Gold Miners Power Ahead In 2016
London (Apr 15) We’ve spoken in recent letters about gold in 2016, and made some observations about the near-, mid-, and long-term factors that we see at work. This week we simply want to remind investors of the historical relationship between gold bullion and the shares of gold mining companies.
The chart below shows the relative performance of gold bullion and of an index of gold mining companies, from 1996 to the present:
As one would expect, when gold is flat or in a downtrend, the miners are going down gradually or precipitously, and when gold is in an uptrend, the miners are moving ahead faster than the metal.
Investment implications: Under current conditions, after a lengthy decline in the price of gold, accompanied by supportive fundamental political and economic trends, gold shares have the potential to perform very well. We suggest that investors include gold mining shares as a part of their allocation to precious metals.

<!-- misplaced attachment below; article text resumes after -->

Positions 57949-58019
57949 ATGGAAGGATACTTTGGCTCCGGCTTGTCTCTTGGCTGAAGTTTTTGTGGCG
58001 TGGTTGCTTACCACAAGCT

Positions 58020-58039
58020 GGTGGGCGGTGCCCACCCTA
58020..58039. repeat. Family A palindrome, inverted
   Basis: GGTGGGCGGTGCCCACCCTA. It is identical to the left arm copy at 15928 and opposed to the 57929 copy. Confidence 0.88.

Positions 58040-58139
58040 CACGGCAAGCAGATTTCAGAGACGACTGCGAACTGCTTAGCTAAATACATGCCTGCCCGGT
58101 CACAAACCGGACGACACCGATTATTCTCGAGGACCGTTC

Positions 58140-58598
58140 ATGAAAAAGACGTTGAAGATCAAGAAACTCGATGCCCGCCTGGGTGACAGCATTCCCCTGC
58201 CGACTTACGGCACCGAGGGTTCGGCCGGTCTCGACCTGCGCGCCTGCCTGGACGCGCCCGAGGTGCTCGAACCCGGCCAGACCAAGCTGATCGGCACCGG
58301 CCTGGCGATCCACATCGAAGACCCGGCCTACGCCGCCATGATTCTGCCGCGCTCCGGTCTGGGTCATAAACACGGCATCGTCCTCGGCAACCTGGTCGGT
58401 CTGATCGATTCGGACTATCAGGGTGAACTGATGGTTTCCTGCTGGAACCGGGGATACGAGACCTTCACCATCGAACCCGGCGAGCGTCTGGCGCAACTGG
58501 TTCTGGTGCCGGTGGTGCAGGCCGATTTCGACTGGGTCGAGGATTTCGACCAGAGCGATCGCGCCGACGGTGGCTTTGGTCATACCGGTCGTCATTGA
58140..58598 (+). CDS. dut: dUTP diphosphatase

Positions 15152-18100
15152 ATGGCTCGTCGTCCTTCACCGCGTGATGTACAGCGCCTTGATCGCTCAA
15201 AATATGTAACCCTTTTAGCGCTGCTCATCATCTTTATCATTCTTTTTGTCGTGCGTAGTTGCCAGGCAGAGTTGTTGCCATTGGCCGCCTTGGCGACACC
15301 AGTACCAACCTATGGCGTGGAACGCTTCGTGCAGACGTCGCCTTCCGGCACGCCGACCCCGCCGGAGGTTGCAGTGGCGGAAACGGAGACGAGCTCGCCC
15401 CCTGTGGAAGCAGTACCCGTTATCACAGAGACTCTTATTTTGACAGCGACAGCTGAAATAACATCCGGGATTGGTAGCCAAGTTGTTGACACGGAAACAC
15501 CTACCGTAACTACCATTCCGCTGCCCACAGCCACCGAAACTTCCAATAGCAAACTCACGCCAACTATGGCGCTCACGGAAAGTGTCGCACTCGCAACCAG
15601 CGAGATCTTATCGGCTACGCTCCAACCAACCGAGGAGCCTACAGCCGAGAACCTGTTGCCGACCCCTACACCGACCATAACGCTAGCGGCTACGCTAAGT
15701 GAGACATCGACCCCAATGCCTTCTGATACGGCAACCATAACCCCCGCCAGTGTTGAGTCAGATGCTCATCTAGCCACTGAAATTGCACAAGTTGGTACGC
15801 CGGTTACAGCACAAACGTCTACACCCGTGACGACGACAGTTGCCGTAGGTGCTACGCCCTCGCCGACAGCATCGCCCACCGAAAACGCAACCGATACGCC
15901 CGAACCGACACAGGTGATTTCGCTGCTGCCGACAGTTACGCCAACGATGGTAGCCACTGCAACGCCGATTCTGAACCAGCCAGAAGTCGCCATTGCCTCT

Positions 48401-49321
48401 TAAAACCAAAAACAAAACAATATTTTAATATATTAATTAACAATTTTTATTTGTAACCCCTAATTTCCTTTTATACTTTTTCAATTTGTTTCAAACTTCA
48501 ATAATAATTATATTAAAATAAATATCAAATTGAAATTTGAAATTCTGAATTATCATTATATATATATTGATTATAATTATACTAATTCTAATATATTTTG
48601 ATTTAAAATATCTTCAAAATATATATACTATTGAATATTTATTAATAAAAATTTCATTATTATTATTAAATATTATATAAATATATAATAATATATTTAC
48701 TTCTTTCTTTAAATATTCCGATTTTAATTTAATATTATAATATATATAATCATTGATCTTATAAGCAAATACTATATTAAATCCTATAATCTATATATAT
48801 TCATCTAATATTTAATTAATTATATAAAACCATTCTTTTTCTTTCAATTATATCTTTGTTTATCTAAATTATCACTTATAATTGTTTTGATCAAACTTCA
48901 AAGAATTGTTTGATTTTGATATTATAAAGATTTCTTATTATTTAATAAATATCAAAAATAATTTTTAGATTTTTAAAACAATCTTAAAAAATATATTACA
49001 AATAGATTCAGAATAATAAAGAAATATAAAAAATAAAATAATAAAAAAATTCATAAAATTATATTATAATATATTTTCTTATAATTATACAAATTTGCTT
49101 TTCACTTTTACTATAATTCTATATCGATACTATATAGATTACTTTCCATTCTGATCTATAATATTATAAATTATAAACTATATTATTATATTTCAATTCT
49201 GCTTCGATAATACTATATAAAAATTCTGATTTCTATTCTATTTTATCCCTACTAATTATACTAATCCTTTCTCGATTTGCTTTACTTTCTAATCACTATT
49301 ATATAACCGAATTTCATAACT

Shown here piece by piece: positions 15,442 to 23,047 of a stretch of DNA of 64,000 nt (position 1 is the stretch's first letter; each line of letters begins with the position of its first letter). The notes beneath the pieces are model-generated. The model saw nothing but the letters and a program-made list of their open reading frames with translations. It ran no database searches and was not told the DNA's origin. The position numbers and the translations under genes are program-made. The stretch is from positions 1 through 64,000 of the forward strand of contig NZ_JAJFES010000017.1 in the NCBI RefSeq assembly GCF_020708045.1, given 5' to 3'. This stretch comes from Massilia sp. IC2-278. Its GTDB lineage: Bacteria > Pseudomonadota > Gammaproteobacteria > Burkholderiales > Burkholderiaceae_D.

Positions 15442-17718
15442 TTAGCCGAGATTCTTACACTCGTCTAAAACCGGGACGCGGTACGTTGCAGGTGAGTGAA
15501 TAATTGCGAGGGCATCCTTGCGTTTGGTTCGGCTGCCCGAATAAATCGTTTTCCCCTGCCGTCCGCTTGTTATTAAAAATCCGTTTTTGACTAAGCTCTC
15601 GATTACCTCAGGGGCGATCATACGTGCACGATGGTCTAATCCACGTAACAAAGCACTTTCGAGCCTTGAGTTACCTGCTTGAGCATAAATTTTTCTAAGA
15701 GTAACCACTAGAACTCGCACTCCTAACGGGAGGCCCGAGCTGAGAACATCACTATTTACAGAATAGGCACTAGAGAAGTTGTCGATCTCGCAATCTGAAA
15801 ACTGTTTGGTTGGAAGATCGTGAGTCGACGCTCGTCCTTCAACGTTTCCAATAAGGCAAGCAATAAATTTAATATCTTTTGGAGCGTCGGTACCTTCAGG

The U.S. market has had a flat 2016 at the time of this writing; the U.S. stock market has moved sideways for three months. Recently investors, seeing that gold and oil have finished major bear markets, are moving into energy and gold and other metals shares. Technology has continued to be in demand, and so have homebuilders, materials, and REITs. Relative underperformers have included healthcare, retail, transports, and financials. We think it is OK to stay with the U.S. market, but favor the better companies in the strong groups: energy, homebuilders, metals, gold mining, materials, technology, and REITs.
We are not bullish on Europe. Banks are undercapitalized. Immigration will strain the resources of the continent. The UK may leave the union (and the EU will be hurt if it does), and Greece is still not paying its bills. We will seek profits elsewhere.
As we describe above, we do not favor Japan at this time.
Some are interesting -- Russia, Brazil and perhaps India on a correction. China will grow, but owning Chinese stocks is hard at this juncture.